The biology of budgeting: to strengthen accountability, think ecosystems

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There are few better ways to reveal whether a government’s rhetoric matches reality than examining how it raises and spends public money. Are funds being spent on the things it said they would be? Are these investments achieving the outcomes that were intended? In short, are government budgets accountable?   

The traditional model for how accountability functions is rather simple. "Horizontal accountability" describes the oversight exerted over the executive arm of government by independent state bodies such as parliaments and supreme audit institutions. "Vertical accountability" describes the influence citizens hold through the ballot box. 

Between elections and outside of formal institutions, however, opportunities for influencing how governments manage public resources are limited. As a consequence, this simple vertical/horizontal model has proved increasingly inadequate for capturing how budget accountability works (or doesn’t) in the real world; this is especially true in developing countries, where democratic processes and formal oversight institutions can be somewhat fragile and ineffective. 

A recent paper by the International Budget Partnership (IBP) and the Deutsche Gesellschaft für Internationale Zusammenarbeit GmbH (GIZ) critically examines how budget accountability operates, based on evidence from six countries where both the IBP and GIZ are actively engaged. The findings reveal a complex web of interactions between actors, both within and outside government, that together influence how public money is managed. Rather than the simple vertical/horizontal model, the sum of these interactions amounts to a whole ecosystem of potential entry points for improving accountability.   

What is the budget accountability ecosystem?

The model envisages the budget system as akin to a biological ecosystem. Various organisms (or institutions) depend on each other to carry out their vital functions, and all are needed to maintain health and balance in the system as a whole. 

The figure below sketches some of these vital functions: the executive relies on the legislature to assess and approve its budget proposal; the legislature depends on the supreme audit institution to independently assess actual government spending; and civil society and the media keep a watchful eye to ensure that formal institutions play their role effectively and respond to people’s needs.

The Budget Accountability Ecosystem
Photo: Paolo de Renzio, International Budget Partnership

The budget accountability ecosystem in action

There are a number of emerging practices in different parts of the world which demonstrate how collaboration between and among different actors within the ecosystem have driven greater accountability. 

In Tanzania, a local CSO helped establish an education caucus in parliament, providing budget training to parliamentarians and improving how the education budget was formulated. External audit agencies in South Korea and Chile invited citizens to point out problems in how public resources were being used, improving the targeting of their audits. While in the Philippines and Argentina, citizens participate in actual audit processes, enhancing audit quality and impact. Such examples highlight the potential that an ecosystem approach may hold if collaborative spaces and organizations are properly supported and nurtured.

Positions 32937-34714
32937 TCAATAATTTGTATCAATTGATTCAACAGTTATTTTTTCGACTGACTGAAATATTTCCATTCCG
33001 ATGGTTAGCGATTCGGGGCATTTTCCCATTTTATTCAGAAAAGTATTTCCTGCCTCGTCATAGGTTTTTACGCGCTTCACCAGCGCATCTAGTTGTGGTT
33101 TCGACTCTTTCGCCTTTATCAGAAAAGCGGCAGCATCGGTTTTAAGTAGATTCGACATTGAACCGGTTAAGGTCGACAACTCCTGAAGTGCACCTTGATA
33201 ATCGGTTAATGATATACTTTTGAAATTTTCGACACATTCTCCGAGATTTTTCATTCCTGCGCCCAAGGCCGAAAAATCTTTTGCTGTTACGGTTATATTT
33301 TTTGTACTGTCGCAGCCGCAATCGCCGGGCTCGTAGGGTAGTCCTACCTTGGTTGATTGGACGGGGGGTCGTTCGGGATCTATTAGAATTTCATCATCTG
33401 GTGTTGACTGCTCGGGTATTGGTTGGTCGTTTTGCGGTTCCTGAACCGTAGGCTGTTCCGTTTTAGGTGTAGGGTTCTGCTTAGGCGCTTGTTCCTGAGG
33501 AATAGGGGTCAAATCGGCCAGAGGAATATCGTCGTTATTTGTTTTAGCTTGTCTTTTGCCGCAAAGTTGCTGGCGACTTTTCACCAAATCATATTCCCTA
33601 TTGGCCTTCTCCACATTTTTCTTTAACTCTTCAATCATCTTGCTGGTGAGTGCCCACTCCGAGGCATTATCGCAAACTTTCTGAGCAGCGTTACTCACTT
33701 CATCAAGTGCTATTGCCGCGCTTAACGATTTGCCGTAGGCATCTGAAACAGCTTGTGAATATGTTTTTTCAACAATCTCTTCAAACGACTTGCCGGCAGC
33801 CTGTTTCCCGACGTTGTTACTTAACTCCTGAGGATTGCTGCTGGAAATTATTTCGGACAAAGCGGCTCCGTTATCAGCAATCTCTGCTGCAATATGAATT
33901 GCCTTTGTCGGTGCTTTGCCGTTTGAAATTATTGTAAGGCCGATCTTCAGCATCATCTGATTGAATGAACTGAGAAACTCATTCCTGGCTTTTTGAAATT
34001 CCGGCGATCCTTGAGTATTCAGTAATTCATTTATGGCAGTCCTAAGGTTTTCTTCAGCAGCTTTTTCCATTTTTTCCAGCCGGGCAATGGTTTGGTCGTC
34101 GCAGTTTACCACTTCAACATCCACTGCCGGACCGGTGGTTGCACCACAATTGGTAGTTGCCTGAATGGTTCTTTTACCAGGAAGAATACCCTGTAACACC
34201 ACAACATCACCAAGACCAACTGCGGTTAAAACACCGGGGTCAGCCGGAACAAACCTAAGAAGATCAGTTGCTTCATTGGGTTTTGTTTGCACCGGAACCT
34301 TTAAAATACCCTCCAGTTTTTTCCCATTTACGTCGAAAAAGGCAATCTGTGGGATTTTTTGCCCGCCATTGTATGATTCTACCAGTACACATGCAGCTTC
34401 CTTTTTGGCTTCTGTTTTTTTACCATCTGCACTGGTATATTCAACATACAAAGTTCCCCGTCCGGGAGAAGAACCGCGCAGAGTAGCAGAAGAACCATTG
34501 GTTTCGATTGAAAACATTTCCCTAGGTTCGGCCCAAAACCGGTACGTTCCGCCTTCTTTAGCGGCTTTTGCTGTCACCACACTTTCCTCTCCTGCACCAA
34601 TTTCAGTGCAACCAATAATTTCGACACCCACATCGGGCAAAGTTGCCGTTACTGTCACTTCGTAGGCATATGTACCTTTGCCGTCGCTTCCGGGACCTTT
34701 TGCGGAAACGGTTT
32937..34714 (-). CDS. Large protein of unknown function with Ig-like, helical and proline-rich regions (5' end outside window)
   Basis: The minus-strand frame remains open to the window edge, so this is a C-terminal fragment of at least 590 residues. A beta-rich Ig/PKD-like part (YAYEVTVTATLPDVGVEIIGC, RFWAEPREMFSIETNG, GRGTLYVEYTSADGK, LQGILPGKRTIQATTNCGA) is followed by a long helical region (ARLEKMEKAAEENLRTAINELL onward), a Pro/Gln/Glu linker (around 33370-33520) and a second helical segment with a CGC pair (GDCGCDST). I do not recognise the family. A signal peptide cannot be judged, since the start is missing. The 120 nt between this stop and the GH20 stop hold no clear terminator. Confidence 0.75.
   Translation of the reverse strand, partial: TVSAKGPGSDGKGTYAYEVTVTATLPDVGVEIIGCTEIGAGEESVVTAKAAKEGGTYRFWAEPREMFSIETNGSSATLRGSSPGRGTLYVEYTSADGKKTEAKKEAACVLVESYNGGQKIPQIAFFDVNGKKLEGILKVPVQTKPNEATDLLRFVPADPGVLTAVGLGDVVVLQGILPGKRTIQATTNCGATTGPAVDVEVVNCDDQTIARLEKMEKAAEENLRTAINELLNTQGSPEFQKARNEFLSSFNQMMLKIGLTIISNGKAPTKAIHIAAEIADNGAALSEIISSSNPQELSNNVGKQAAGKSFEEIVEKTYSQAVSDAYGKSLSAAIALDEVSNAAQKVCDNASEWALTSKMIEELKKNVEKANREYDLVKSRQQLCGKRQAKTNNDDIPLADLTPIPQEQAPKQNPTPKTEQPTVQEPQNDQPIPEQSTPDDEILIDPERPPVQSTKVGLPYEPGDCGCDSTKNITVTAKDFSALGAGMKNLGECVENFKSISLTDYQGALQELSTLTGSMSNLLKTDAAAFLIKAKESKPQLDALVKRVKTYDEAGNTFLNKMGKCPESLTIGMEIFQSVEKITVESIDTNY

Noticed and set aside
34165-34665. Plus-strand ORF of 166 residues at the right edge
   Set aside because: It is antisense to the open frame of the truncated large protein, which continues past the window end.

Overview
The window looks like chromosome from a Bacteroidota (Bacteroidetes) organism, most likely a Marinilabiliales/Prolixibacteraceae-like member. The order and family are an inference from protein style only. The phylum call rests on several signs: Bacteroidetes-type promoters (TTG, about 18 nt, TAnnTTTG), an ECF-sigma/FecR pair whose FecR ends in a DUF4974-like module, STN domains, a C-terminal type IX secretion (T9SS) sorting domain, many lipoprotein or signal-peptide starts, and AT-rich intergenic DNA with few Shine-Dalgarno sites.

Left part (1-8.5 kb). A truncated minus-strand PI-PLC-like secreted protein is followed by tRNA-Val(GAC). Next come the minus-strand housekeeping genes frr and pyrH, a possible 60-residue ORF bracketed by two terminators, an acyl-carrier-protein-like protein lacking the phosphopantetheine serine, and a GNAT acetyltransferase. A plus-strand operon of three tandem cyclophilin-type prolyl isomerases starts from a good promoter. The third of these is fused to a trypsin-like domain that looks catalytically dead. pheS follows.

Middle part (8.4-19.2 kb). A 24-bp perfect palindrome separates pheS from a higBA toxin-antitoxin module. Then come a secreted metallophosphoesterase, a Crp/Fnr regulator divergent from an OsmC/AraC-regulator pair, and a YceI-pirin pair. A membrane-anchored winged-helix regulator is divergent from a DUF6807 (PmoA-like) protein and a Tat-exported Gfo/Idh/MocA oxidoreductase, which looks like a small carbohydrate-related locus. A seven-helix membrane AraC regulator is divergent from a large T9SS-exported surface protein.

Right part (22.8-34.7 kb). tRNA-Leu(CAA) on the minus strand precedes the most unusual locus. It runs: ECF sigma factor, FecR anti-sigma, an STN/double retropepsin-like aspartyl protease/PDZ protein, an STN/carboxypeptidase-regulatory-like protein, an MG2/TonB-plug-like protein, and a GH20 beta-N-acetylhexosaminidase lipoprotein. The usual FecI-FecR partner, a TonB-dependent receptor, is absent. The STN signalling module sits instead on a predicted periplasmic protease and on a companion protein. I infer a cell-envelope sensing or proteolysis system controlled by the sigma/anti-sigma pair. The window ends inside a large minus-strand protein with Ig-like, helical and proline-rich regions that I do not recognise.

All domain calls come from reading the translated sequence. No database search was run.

At the same time, evidence from the six case studies highlights how challenging collaboration among different actors can be, especially when legal frameworks or technical capacities are weak, or when entrenched practices and interests get in the way.

Supporting an ecosystems approach

Promoting a healthy budget accountability ecosystem depends on a number of actors , both domestic and external. As far as what domestic actors can do at the country level, the paper highlights some areas for improvement:
  1. Introduce legal and institutional changes that improve the framework for budget accountability and provide better incentives for collaboration among different actors.
  2. Promote more and better quality opportunities for dialogue and exchange between state and non-state actors.
  3. Strengthen the capacities of all actors.

The paper also documents the variety of initiatives that external actors support, while noting their overly technical focus and limited coordination. Three areas for improvement were identified:
  1. All external actors should improve their understanding of the country context – for example, through political economy analysis – and shape their interventions accordingly, responding to local problems.
  2. Coordination mechanisms should be improved by, for example, promoting joint analyses, strengthening existing coordination mechanisms around budget reforms, and ensuring that official and non-official external actors share information and work together where possible.
  3. External actors should step out of comfort zones, focusing more on brokering contacts and building trust among different budget accountability actors, highlighting the mutual benefits of collaboration, and increasingly look for ways to link up country-specific activities with regional and international ones.


Paolo de Renzio

Senior Research Fellow, International Budget Partnership

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